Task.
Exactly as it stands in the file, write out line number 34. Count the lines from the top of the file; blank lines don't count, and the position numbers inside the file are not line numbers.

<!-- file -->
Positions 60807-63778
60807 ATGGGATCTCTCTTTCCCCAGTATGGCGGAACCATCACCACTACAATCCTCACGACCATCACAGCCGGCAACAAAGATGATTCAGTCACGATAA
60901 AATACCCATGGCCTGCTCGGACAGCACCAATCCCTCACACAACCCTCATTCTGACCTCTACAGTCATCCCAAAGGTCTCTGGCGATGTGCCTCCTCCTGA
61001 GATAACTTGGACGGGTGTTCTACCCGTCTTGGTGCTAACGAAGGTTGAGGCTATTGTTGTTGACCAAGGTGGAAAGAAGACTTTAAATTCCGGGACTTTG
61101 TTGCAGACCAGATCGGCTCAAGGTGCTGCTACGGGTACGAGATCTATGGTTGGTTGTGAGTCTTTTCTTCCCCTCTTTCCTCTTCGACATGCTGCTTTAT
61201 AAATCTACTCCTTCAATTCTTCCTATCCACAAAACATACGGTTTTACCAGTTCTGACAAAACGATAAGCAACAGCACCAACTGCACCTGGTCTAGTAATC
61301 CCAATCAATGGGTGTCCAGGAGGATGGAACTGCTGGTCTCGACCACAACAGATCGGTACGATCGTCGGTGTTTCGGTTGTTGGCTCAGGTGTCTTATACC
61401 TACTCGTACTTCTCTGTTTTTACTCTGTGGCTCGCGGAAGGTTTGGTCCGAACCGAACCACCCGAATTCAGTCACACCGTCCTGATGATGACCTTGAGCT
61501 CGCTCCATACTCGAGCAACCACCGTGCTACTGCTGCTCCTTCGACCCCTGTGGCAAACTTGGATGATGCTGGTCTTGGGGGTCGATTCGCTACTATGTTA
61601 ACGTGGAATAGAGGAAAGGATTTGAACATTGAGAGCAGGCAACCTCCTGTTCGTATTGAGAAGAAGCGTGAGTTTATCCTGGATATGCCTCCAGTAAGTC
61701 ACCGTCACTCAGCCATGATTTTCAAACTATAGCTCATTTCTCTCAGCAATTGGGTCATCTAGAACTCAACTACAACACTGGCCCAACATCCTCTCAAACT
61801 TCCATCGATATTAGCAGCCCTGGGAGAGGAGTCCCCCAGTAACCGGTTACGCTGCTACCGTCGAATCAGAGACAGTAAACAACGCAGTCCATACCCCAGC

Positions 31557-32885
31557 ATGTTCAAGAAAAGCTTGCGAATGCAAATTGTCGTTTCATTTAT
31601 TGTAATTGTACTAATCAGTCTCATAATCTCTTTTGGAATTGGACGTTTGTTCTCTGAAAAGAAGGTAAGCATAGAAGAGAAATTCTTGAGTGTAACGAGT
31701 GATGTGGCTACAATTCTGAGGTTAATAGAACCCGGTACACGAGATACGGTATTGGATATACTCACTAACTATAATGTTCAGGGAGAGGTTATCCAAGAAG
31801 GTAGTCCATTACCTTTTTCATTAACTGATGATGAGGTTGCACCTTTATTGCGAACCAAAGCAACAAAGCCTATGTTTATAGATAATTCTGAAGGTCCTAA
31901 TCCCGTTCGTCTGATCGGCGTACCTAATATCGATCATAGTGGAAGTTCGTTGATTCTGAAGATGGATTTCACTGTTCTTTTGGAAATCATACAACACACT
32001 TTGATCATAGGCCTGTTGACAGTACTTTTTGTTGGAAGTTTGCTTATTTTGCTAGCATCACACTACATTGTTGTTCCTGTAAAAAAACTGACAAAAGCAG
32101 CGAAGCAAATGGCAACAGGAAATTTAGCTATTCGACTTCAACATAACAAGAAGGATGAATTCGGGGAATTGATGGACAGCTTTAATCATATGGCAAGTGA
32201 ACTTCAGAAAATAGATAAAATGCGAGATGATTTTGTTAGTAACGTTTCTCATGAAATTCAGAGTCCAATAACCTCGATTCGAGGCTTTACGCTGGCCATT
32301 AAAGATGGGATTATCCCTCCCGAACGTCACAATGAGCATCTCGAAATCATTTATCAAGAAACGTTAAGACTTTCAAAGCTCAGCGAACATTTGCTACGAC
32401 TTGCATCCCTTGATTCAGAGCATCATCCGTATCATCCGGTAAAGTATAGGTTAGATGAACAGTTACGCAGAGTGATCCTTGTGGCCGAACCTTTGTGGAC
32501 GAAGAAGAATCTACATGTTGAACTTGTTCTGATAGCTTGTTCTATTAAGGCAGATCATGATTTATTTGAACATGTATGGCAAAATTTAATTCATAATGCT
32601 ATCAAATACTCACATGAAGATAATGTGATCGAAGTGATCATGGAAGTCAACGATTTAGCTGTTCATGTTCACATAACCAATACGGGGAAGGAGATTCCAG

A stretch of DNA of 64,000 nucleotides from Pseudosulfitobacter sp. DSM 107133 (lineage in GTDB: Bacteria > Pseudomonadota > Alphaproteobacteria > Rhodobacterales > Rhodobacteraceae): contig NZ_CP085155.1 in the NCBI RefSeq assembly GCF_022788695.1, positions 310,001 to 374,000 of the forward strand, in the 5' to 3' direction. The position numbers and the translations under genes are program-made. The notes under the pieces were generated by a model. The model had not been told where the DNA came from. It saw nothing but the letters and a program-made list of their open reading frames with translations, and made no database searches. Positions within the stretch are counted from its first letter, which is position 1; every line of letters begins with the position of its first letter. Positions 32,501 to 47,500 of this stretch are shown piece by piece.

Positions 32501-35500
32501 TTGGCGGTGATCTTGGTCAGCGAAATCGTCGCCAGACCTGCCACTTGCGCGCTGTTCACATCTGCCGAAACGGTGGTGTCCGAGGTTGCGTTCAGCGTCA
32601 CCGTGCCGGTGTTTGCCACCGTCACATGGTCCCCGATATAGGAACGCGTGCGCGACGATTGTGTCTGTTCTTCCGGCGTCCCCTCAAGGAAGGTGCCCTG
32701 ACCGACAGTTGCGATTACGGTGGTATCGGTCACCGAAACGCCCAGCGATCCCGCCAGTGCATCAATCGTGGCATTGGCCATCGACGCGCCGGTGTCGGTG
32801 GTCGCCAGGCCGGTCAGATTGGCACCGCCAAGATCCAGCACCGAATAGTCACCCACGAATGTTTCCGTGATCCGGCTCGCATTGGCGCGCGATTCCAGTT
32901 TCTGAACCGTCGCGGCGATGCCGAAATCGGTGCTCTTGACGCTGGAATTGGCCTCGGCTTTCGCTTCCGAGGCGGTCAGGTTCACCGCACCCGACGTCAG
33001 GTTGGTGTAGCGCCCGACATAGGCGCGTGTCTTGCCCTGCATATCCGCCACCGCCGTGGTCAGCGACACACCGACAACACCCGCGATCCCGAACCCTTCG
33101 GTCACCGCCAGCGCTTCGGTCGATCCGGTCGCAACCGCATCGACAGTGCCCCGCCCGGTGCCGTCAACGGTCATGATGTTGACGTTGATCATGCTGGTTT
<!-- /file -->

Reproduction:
33101 GTCACCGCCAGCGCTTCGGTCGATCCGGTCGCAACCGCATCGACAGTGCCCCGCCCGGTGCCGTCAACGGTCATGATGTTGACGTTGATCATGCTGGTTT